Paris — It took 12 years for France's state-run television networks to broadcast ''The Sorrow and the Pity'' because it put wartime France in an unfavorable light.
But when the controversial 41/2 hour documentary film on French attitudes toward the German occupation during World War II was finally aired nationwide Oct. 29, it left many Frenchmen wondering what all the fuss had been about.
Although 27 foreign TV networks have shown the film since it came out in 1969 , only 600,000 moviegoers had been able to see it in French cinemas. For a variety of primarily political reasons, French TV refused to broadcast it.
It was only after Socialist President Francois Mitterrand came to power last May that the country's third channel agreed to put it on. ''We feel that the French people are mature enough to decide for themselves,'' explained Serge Moati, the channel's recently appointed program director.
The history of ''The Sorrow and the Pity'' goes back to 1967, when TV producers Andre Harris and Alain de Sedouy, two Young Turks at ORTF (Office de Radiodiffusion et Television Francaise), as the French broadcasting corporation was then called, introduced a new style of documentary using archive materials and contemporary interviews.
Their first film, with Marcel Orphuls as director, was ''Munich or Peace for 100 Years,'' a highly successful documentary on events leading up to World War II. But in the wake of the May 1968 riots in France, the ideas put forward by the three-man team were suddenly considered too daring and left-wing. As a result, they were fired.
Unperturbed, they took their proposals to West German and Swiss TV and soon began work on a new documentary: ''Chronicle of a Town Under the Occupation,'' later to be known as ''The Sorrow and the Pity.''
The filmmakers chose Clermont-Ferrand in central France as their subject. Not only was this grimy provincial town not far from Vichy, France's collaborationist capital during the war, but also it was in the Auvergne, where numerous partisan groups operated.
It took eight months to go through thousands of feet of archives film and conduct 60 hours of interviews with some 50 former resistance members, collaborators, German soldiers, and ordinary French citizens to produce the two-part documentary.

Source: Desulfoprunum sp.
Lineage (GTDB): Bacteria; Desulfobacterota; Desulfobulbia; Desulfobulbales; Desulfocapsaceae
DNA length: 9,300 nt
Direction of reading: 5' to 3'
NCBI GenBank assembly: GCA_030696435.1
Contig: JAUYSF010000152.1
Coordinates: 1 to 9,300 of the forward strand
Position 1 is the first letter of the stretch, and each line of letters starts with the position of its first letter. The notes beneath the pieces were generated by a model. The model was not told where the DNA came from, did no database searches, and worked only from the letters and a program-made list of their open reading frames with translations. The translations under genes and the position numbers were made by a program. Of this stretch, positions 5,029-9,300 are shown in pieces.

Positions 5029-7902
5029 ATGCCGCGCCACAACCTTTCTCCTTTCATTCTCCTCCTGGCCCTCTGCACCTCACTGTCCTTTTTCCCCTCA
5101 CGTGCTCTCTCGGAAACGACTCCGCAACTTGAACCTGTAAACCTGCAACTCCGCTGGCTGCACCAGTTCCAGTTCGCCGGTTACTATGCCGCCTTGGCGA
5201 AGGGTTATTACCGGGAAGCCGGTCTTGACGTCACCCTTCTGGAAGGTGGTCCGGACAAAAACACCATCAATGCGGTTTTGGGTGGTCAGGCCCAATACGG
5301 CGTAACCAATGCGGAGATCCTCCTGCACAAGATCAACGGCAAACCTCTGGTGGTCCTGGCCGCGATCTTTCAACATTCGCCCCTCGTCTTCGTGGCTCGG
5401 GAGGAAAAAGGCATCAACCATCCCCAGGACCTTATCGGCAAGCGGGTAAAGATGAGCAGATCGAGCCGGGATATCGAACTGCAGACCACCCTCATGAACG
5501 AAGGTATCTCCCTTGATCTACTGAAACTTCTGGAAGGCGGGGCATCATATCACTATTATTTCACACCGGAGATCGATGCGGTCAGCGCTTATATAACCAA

When the film was first released in 1969 in West Germany and Switzerland, it created a furor. French TV, however, refused to even look at it.
In 1971, ''The Sorrow and the Pity'' opened up in a small Latin Quarter cinema, later spreading to theaters elsewhere in the country. Yet despite the overwhelming enthusiam (some 500 people were turned back at every showing when the film first appeared) as well as a strong press campaign for it to be broadcast, French TV continued to balk.
First it argued that it had no free air time available. It later maintained that the producers had never offered the film. When one of the directors finally saw the film at a Champs Elysee cinema, he condemned it by saying that ''it destroyed the myths which Frenchmen still need.'' Orphuls described ORTF's attitude as ''censorship through inertia.''
Why the unwillingness to show a film that had in itself become a myth because of the move to suppress it? For one thing, the conservative governments of Georges Pompidou and Valery Giscard d'Estaing felt it did not show the French in a favorable light. ''It portrays a global vision of France which is totally unacceptable,'' said former Health Minister Simone Veil, an ORTF board member at that time. Others maintained that the film lacked balance.
France's conduct during the occupation has long touched a tender spot among those who have gone through the war.
''The truth of the matter is that the active resistance only consisted of a small percentage of the country and that many French, while not actually collaborating, made little effort to confront the Germans,'' noted Philippe Viannay, a former resistance member. ''France (as the film shows) was the only occupied country whose government did not go into exile and openly collaborated with the Germans.''
The makers have always maintained that ''The Sorrow and the Pity'' is but one aspect of the war. ''I did not try to show all Frenchmen,'' said Ophuls. ''I filmed individuals whom I allowed to speak . . . to speak about what they experienced. It is not a sociological analysis.'' Added Harris: ''Everyone has their war to tell.''
Its showing on French TV, which was seen by 60 percent of the viewing audience, between 18 and 20 million people, has therefore resulted in somewhat of an anticlimax.